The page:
A bit of a reunion in Song and Sword this week, picking up from last week’s post.
“We gained a new companion in the night,” Pashevel told him. “Someone who is very anxious to speak with you.”
Dakkas felt a cold clutch of terror, remembering the voice – so familiar yet so elusive! – from the dungeon. But Pashevel knew about him, knew that he had been the one behind the torture – surely he would not have invited him to the camp!
“Calmly, friend. There is nothing to fear. You are safe.”
Pashevel smiled and stepped to one side, directing his gaze out to the clearing in front of their shelter. Sonata’s blue-black coat was a dark shadow in the morning; Justice glowed white and gold next to her. And with them was a third unicorn, his coat gleaming a rusty red in the morning light, and Dakkas gave a cry of pure joy. “Rebel!”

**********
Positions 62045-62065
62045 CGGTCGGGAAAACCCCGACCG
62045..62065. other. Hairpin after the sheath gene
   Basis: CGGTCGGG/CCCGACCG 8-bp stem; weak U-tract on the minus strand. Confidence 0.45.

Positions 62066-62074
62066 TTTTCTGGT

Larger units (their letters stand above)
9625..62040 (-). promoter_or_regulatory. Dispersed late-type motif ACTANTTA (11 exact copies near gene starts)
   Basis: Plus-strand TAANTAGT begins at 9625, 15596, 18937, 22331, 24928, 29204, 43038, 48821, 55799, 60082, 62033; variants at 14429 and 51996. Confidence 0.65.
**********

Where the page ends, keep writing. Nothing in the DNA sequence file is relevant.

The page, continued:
Marlia half-woke and looked to see what had roused her. As always, her eyes sought Pashevel first, and she followed his gaze. Dakkas stood, leaning into the chest of a unicorn, kneading his withers. The unicorn tucked his head, pressing it against the Drow’s back, holding him there, and she could not help but smile as she lay back again, still exhausted. She turned her head to find Pashevel watching her, a knowing smile on his lips, and she scowled and rolled over, pulling the blanket over her.
Pashevel chuckled softly; she didn’t want to admit that he was right, but he would win her over. She just needed a chance to get to know Dakkas the way he had, needed to see what he had seen.
Pashevel: a simple Elven Bard — and the Crown Prince
Marlia: a Paladin of Arithen, the Elven God of Justice – seeking vengeance for the destruction of her village
Dakkas: heir to the Drow throne — if his father and elder half-brother don’t kill him first
Kashrya: raised among a tribe of nomadic Humans, she is unaware of her true heritage — or of the prophecy that made her mother an outcast
Their goal: build a bridge between the Elves and their outcast brethren, the Drow, reuniting them and undoing the damage caused in a time so far gone that history has become legend and legend has become myth.
But first, they have a problem to solve: how do you stop a war that hasn’t started?
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